Sure, the standard verse, chorus, verse, chorus, middle eight, chorus – but the verse is just a few lines, and then the chorus is roughly one single line repeated over and over again for a full minute, each time with slightly different backing underneath it.

It’s like they’re saying “fine, we’ll play by the rules, but boy are we going to struggle against them”. And I have all those thoughts, and even go back to listen to it again to check that, without ever really paying attention to what the song sounds like as a whole. And that’s absolutely and entirely not what a song credited to bloody “Galantis & Dolly Parton” deserves.

Tom: If it’s any consolation, I generally just write a stream of consciousness while I’m listening, and then tidy it all up later. Anyway. The track.

Tim: SO. The main review: it’s weird! Keeping Dolly Parton away for a full fifty per cent of the song!

Tom: And using vocal effects that take her incredibly recognisable voice and it sound like it’s somehow being simulated by an offbrand Dolly-Parton sythesizer!

Tim: Giving the first verse solely to your feat. guy! The lack of any real underlying defining sound, careering between piano house, tropical, light drum & bass, euphoric! Hell, the fact that it’s happening at all! But it’s good! It’s a great listen, for some of these aforementioned reasons, and I like it.

Tom: It sounds like a mashup. It sounds like an old Madeon track. There are so many things going on here. I have issues with the structure: I think you could start this where Dolly Parton comes in, add an extra chorus on the end after that , and have a track that sounds more like Traditional Pop instead of a frankly disappointing ending. But then that’s not really what Galantis do, is it?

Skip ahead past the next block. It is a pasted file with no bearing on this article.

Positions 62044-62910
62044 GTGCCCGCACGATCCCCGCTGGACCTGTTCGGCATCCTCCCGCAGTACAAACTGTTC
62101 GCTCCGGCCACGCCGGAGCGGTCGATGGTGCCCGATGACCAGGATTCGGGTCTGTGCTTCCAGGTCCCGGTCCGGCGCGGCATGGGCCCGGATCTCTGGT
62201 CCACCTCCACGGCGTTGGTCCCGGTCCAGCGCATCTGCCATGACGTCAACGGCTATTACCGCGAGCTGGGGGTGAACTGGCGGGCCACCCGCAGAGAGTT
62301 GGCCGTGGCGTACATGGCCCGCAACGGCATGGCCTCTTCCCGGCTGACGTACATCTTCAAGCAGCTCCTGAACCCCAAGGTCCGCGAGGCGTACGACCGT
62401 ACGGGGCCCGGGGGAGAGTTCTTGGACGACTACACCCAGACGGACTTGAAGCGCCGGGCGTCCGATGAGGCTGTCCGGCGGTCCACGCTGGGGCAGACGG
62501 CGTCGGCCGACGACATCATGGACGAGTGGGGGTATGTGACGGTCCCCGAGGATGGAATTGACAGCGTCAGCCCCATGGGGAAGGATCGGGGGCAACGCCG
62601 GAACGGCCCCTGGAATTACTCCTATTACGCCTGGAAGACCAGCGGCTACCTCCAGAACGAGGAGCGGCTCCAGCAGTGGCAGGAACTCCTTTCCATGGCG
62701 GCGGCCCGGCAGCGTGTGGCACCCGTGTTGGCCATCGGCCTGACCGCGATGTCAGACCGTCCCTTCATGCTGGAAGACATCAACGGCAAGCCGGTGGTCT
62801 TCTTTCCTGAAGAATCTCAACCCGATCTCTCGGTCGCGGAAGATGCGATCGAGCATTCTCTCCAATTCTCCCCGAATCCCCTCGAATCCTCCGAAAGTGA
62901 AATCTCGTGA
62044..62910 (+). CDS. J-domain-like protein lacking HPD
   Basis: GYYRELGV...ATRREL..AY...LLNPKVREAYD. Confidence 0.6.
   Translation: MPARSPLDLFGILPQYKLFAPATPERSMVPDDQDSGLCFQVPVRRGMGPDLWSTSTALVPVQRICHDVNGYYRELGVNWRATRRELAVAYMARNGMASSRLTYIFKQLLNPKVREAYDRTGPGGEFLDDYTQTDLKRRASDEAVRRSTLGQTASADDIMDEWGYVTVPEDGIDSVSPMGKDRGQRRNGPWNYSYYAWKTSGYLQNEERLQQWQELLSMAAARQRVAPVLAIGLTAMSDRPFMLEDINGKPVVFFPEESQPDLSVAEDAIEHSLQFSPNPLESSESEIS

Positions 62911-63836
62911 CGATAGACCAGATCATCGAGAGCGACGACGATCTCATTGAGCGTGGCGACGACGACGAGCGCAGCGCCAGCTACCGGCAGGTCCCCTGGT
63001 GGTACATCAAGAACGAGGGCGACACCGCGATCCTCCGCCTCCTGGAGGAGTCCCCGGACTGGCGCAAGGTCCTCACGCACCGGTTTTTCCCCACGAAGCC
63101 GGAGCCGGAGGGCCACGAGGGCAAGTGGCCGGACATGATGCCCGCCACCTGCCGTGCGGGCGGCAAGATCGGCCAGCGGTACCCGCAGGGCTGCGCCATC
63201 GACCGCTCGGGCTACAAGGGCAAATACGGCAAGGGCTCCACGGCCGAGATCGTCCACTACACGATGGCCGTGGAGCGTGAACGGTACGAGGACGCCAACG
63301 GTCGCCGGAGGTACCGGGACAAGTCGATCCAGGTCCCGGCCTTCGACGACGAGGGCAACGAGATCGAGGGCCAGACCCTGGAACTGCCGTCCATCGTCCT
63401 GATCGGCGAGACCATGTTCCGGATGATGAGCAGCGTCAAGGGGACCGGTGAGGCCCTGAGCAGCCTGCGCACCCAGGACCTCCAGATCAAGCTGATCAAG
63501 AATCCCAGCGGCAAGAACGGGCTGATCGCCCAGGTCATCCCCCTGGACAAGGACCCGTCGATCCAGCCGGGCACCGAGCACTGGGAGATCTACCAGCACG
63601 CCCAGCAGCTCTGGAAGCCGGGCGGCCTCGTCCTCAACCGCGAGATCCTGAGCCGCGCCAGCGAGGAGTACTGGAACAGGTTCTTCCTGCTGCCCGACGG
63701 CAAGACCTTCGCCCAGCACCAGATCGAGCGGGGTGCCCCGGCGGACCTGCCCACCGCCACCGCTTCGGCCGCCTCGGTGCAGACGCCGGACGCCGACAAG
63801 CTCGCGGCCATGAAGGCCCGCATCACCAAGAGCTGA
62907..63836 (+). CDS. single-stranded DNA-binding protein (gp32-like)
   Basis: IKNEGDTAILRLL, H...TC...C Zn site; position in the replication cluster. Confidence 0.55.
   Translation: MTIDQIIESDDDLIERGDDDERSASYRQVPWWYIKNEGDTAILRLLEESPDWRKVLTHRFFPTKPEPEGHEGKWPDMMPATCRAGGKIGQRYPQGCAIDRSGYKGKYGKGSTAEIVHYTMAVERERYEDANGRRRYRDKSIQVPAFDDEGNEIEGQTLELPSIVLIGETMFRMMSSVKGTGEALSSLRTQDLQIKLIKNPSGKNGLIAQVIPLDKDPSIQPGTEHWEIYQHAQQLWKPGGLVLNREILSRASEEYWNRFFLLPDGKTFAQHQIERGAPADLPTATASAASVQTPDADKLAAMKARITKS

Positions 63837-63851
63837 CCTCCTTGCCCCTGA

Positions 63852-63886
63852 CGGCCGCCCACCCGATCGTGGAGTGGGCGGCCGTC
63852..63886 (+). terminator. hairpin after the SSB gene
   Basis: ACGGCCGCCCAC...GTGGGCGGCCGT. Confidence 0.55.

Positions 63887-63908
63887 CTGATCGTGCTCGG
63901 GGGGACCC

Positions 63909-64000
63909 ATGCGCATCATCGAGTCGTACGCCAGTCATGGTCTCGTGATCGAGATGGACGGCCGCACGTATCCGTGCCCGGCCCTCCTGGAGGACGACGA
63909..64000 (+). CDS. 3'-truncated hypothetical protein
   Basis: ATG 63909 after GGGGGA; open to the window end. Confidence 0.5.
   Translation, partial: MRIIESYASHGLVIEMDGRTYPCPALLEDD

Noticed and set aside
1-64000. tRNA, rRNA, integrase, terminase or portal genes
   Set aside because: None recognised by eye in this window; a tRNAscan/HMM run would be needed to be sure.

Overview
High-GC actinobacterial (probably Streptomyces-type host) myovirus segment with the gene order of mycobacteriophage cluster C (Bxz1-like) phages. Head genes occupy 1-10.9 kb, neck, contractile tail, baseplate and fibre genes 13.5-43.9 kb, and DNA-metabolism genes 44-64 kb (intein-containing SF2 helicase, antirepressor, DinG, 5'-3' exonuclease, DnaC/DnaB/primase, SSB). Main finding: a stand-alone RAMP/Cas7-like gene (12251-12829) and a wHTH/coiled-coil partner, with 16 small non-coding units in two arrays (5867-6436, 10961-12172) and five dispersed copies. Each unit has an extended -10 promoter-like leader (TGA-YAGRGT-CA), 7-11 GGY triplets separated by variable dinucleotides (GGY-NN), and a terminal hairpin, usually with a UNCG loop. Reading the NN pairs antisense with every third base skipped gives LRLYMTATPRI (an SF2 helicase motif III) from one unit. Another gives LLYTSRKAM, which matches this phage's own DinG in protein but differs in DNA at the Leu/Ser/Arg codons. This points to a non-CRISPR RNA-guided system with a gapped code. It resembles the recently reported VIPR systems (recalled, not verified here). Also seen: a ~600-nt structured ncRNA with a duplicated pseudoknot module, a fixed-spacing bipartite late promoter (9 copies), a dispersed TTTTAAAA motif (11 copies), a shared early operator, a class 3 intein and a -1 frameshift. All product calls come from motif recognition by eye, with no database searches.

Tim: I was entirely unsure what to expect, but I’m glad of what it turned out to be.

Armin van Buuren feat. Ne-Yo – Unlove You

“Maybe I’m just old-fashioned.”

Tom: This is not an intro that you’d expect from Armin van Buuren. The rest of it…

Tom: Let’s get something out of the way: the lyrics here are not great. “How am I supposed to only / look at you as my homie” is one of several really rough examples.

Tim: Yeah – that whole second verse, really, with the shower line and the legs shaking bit as well.

Tom: It’s a shame, because everything else about that chorus is good: particularly those brass-like synth stabs in the background.

Tim: It really is – and far more than I was hoping for from a song with Ne-Yo in the artist credits.

Tom: Then we have a middle eight, and it ends! I know, that’s how music works these days, but I really do think this needed a Big Final Chorus. Maybe I’m just old-fashioned.

Tim: Hmm, interesting you put it like that – that disappointing bit around the one minute mark strikes me as more middle eight-y, with its complete lack of resemblance to anything else. I’d say we’ve just a complete lack of standard structure, but you know what? That’s fine.

Julia Bergwall – Open Your Eyes

“New synthy dance slightly country-ish pop off Sweden.”

Tim: New synthy dance slightly country-ish pop off Sweden.

Tom: That is a lot of adjectives there.

Tim: From an artist we’ve not featured before but has nonetheless been going a fair while. Have a listen, see what you think.

Tom: Huh. There’s a lot of different parts to this track, and they’re all quite different.

Tim: A part of me was almost relieved by that, because so often we get tracks, particularly with the synthy chorus genre, with a perfectly decent opening verse and first chorus, but which then drop down into utterly unsatisfying post-choruses. Fortunately, that is entirely not the case here.

Tom: I think they’re all solid as individual parts. I’ve no idea how they work together at all, but… they do.